Ahihi-Kina’u offers one of the healthiest reefs we’ve ever seen, and in turn, some of the best snorkeling we’ve ever experienced.
- More about your oliver guide: Nichole Rowles
- Trip type: Family, Beach
- Activity level: easy
- Ideal length of trip: ONE WEEK
to & from
Many of the US’ major airlines fly directly into Maui, including United, Delta, American and Virgin. We’ve found the best rates on Alaska and Hawaiian, and one benefit of flying Hawaiian Airlines is that meals are still served on the flight — a perk that can prove especially helpful if traveling with kids.
Where to Stay
Most hotels are clustered in the West Shore (around Ka’anapali) or in the South Shore (around Wailea). Wailea tends to be less windy than Ka’anapali, and depending on the time of year, sunnier, too.
The Fairmount Kea Lani in Wailea is a luxury resort, to be sure, but the hotel often offers a special in which guests get their fifth night free. The Kea Lani is an all-suites hotel, so parents can enjoy the privacy of a private bedroom while kids sleep on a pull-out couch in the living area. The hotel has an adults-only pool as well as a pool with a 140-foot long water slide. Try renting a “sea scooter” in the kid-friendly pool or take a lesson in using scuba diving gear!
Where to Eat and Drink
- Our favorite kid-friendly restaurant in Maui is Star Noodle in Lahaina. The location is hidden among some buildings that look like warehouses, but Star Noodle offers scrumptious Asian-fusion cuisine.
- Tin Roof, near the airport and open only for lunch, is a new addition by Top Chef Sheldon Simeon.
- Flatbread Company in Paia. Good pizza and good craft beer selection. It’s not air-conditioned, though, and there can be a wait for dinner, so go for lunch.
- Even the locals rave about the loaded (17 ingredients!) fish tacos at Coconut 's Fish Cafe in Kihei (South Shore). Go for the fish tacos as the rest of the menu items didn't impress.
- Best shave ice on the island: Peace Love Shave Ice in Kihei. Peace Love Shave Ice offers that super flaky shave ice that Hawaii is known for, and the serving is bigger than your head. They offer all natural shave ice; any flavors with artificial colors are noted.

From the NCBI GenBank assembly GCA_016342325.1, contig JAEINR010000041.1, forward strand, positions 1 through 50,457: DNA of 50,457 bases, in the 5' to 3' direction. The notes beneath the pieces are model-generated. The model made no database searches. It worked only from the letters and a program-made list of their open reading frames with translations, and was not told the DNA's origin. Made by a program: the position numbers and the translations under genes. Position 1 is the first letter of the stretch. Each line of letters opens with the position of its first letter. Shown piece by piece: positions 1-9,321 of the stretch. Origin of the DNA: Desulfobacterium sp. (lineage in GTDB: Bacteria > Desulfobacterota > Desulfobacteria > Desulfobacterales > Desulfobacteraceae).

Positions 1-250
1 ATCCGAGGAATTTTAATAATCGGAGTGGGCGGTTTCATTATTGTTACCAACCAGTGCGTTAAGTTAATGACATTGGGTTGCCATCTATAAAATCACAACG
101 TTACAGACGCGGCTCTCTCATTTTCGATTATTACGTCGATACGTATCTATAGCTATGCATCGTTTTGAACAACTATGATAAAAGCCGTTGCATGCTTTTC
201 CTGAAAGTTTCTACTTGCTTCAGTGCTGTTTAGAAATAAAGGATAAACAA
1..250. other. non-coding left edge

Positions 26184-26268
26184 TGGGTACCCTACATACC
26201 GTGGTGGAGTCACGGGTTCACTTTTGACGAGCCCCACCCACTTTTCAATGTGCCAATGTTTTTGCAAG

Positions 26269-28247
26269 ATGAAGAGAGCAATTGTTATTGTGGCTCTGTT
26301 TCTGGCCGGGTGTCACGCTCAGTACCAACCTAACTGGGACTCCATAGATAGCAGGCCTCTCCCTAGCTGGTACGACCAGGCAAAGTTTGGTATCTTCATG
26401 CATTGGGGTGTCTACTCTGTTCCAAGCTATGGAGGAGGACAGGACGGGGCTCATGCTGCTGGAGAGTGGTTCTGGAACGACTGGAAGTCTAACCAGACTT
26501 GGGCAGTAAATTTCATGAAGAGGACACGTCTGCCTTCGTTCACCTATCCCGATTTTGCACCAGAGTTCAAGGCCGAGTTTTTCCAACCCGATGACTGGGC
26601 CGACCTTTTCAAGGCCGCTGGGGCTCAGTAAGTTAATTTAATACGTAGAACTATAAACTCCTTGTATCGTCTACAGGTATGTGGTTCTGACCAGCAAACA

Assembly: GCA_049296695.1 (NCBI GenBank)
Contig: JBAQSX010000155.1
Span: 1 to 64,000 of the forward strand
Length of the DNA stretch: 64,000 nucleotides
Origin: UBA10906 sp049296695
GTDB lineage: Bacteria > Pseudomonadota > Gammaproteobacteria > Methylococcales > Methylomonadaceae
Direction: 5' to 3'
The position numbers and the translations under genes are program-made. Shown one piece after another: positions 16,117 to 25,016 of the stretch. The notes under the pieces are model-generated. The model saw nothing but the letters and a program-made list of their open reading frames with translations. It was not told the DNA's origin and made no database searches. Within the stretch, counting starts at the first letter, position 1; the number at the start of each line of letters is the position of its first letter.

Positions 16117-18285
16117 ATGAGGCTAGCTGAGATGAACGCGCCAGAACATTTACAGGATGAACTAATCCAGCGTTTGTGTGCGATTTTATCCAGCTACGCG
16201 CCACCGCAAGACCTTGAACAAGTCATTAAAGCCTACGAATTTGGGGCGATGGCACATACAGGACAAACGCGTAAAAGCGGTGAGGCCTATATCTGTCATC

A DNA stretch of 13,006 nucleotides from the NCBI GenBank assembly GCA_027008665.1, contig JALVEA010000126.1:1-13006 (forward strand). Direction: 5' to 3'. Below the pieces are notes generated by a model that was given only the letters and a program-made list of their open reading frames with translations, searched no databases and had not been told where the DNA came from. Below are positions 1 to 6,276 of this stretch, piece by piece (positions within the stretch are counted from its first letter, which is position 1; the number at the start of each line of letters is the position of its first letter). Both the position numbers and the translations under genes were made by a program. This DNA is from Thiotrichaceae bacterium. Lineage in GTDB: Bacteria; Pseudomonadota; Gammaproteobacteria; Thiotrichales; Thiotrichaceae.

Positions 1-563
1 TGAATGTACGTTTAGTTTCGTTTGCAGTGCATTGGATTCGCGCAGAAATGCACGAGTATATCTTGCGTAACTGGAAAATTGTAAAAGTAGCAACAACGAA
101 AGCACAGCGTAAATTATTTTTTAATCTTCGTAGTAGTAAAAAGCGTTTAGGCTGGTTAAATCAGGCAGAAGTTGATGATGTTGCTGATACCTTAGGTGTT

What to Do
- Snorkel! Many of Maui's beaches offer vibrant reefs surprisingly close to shore. We saw sea turtles at Makena Landing in the South Shore and at Black Rock Beach and Kapalua Beach in the West Shore. And our best snorkeling was at Ahihi-Kina'u. (See "Inside Scoop.")
- Drive 6 to 7 miles past Paia to Twin Falls and patronize the food truck in the parking lot. Try the pressed cane juice with lime and other refreshing tropical treats. Buy a bag of peeled sugar cane sticks to gnaw on and enjoy a new cultural experience!
There’s a little-known marine preserve south of the big resorts in Wailea called Ahihi-Kina’u. Because it’s a marine preserve, no sunscreen is allowed. Ahihi-Kina’u offers one of the healthiest reefs we’ve ever seen, and in turn, some of the best snorkeling we’ve ever experienced. From the parking lot, walk out onto a black lava flow. The “beach” is rocky and a little hard on the feet, but as soon as you enter the water, you will see hundreds of fish!
- The road to Hana. The drive is slow-going with many one-lane bridges and more than 600 curves. The drive easily induces carsickness!
- Molokini snorkeling tour. When you go on a boat tour of Molokini, you will likely be snorkeling with a crowd, or at least a group. What's more, we found the snorkeling to be just as terrific at beaches around the island (see above).
What to Pack
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